We made it through another historically crazy month and things are looking up with the pandemic and the new administration in Washington. It has been a long, tough slog but the days are lengthening and spring is on the way. February will bring the very first flowers of spring with crocus and snowdrops peeking out of the snow. Garden centers will start stocking up on seeds and we are starting to see tulips, daffodils, and primrose in the grocery stores and perhaps the emergence of a few green leaves in the garden. Pick up a pot or bundle of blooms. There is nothing like a splash of color and scent to lift up your day.
Classes are still limited until we get a handle on the pandemic and the weather cooperates with outside classes.
Kitchen Apothecary - Oils, Salves, and Balms – ONLINE
Wednesday, February 24, 2021 - 11 AM-noon.
Price $25, $20 members. https://catalog.
Learn how to make your own soothing, nourishing, and healing herbal oils, salves, and balms. From easy-to-find, inexpensive ingredients craft skincare ointments for dry skin, inflammation, lip balms, and more. Learn the best herbs and essential oils for your crafted creations for supple skin and gift-giving. Handout with recipes included.
This program will be recorded and held online in Zoom. Registration will close and details on how to join the sessions will be emailed the day before the program begins.
We are still in a drought, hopefully, spring will bring some relief. In the meantime, consider giving those outside trees, shrubs, and perennials a drink. Give special attention to spring bulbs and anything else you planted this fall.
One of my favorite February activities is planning the upcoming garden. I will be looking at low-water plants this year. Check out garden books, magazines, and seed catalogs for inspiration. The library is a great resource for this. Will you have edible flowers? Savory herbs? Designer vegetables in container gardens? Now is the time to make a plan.
Check out the local nurseries for open houses or just a shot of spring on a cold winter day.
A great resource for free, expert advice is your local county extension office. Master Gardeners and horticulturists are on staff to answer questions and dispense with helpful handouts. From home canning to vegetable gardens and pine beetles, they have the info. https://extension.colostate.edu/field-offices/
February 1st is Imbolc, celebrating Brigid, the Celtic Goddess of fire, and the first stirrings of spring. She provides the fire of inspiration, healing, poetry, and divination.
It is considered a time of renewal, of earth awakening from winter and life-force stirring.
Time to clear out the cobwebs and make room for new beginnings, creativity, and insight.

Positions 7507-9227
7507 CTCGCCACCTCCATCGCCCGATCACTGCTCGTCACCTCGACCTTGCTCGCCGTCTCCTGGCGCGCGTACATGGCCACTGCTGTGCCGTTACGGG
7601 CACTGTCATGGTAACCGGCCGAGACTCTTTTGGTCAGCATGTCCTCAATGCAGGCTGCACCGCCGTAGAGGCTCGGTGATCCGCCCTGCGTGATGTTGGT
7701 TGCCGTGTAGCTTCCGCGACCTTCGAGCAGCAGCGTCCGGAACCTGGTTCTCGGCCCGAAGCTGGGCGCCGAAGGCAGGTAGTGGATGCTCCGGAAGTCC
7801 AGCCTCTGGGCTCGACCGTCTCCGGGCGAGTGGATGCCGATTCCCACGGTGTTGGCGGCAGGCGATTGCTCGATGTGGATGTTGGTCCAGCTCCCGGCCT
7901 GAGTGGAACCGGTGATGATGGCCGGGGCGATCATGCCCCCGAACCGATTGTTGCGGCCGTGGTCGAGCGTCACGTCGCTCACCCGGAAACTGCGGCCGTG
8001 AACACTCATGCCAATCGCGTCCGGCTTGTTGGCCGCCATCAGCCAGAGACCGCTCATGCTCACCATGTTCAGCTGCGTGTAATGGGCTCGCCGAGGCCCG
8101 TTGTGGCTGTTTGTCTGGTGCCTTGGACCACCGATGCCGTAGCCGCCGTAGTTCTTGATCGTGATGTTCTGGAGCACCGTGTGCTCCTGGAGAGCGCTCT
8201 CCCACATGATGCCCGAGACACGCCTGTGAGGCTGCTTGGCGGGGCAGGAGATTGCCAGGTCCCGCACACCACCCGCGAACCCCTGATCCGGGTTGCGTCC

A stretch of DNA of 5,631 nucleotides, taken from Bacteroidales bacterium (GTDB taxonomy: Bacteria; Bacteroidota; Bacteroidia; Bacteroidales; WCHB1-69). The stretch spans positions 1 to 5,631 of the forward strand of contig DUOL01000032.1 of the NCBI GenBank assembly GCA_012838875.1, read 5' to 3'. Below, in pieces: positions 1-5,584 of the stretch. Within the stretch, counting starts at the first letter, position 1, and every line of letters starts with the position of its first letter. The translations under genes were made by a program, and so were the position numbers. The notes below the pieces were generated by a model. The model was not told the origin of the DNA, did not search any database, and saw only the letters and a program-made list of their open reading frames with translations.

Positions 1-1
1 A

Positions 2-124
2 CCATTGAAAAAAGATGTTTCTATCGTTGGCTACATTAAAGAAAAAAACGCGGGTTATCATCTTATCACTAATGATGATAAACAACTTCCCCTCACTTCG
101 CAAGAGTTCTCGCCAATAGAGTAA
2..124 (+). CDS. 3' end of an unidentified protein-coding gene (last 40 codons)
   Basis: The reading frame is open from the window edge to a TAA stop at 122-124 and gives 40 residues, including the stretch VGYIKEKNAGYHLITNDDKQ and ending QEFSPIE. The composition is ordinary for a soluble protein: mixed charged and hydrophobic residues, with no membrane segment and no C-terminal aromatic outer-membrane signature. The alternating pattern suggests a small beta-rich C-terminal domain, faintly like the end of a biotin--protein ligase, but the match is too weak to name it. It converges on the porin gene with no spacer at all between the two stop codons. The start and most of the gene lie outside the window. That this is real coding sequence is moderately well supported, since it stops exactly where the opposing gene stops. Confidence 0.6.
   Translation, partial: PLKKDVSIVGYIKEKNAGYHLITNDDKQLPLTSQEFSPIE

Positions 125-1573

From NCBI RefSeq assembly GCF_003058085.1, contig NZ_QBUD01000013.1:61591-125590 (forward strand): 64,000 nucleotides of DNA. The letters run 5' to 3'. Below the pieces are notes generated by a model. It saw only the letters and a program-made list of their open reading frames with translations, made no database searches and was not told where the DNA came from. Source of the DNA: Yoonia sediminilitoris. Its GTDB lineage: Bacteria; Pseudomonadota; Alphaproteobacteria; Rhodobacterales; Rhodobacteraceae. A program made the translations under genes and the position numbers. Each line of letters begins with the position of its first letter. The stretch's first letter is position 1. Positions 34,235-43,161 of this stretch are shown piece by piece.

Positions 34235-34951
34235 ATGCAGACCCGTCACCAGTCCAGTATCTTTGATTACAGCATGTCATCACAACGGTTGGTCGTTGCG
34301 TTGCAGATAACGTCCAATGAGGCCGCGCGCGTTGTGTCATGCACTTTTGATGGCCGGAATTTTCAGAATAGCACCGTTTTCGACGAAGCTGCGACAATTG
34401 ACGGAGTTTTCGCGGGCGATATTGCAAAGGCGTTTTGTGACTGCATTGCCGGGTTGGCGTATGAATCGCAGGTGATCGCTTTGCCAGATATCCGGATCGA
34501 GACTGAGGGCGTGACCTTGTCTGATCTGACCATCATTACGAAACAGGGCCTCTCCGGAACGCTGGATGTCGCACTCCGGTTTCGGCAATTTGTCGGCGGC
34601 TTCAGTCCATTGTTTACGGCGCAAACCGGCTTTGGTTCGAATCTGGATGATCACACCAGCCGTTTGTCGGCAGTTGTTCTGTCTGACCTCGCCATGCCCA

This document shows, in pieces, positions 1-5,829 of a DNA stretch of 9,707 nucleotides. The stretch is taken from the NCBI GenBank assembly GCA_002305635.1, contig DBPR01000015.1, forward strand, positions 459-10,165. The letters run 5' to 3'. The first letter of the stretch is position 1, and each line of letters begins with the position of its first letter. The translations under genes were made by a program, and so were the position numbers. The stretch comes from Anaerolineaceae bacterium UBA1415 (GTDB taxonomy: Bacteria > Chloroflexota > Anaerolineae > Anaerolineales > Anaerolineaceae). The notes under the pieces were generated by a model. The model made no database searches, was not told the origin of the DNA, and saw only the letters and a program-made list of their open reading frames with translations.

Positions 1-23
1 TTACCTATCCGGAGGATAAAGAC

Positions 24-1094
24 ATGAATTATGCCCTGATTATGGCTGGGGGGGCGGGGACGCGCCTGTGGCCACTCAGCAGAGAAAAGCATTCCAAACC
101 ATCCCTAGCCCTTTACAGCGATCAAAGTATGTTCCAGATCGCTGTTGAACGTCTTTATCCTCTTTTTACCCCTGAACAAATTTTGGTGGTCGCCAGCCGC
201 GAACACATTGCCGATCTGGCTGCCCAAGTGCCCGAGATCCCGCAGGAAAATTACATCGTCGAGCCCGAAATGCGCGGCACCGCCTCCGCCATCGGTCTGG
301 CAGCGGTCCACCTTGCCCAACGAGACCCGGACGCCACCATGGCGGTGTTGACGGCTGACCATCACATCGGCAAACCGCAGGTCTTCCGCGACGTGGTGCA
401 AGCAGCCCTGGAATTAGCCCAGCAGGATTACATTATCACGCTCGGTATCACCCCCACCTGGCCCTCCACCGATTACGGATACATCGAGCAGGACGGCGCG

Light a candle during this time of growing light and take some time to figure out what inspires you. What seeds are you planting for your future?
Happy Valentine’s Day!
Have you always wondered if Valentine’s Day was just another holiday dreamed up to plunder our pocketbooks? It actually started back in Roman times. Valentine’s Day greetings became popular during the middles ages and really took off in Britain in the 18thcentury. From there the retail industry took it to new heights of consumerism, with Valentines accounting for a quarter of all cards sent today.
Celebrate Valentine’s Day by telling someone how much they mean to you and why. It doesn’t have to be romantic. We all enjoy feeling loved and appreciated. Give yourself some love while you’re at it.
Fun Things to Do
I wish I had more to report here but most of the spring festivals and activities have been canceled.
Hiking on all the amazing trails we have in our wild areas. https://www.alltrails.com/
Taking out expensive, beautiful cookbooks from the library and trying out new recipes. Here’s where I go for some of my favorites online. https://www.foodandwine.com/recipes If you scroll down to the very bottom you can subscribe to their free newsletter.
Herb of the Month – Chocolate
Herb of the Month - Chocolate
What’s that you’re saying? Chocolate is not an herb?
Well, it comes from plants so we are using the term loosely here. And yes, it is good for you. It contains flavonoids and antioxidants, and it is being researched for its ability to reduce blood pressure and cholesterol. Dark chocolate is the best choice for benefits, the higher the cacao content, the better.
Chocolate increases endorphin production, which increases pleasure. Does this mean you should have a candy bar instead of a bowl of broccoli? No, but chocolate in moderation is a fine thing indeed. Here is one of my favorite chocolate recipes to get those endorphins going.
Recipes of the Month
"TBe who you are and say what you feel, because those who mind don’t matter and those who matter don’t mind.”
– Dr Seuss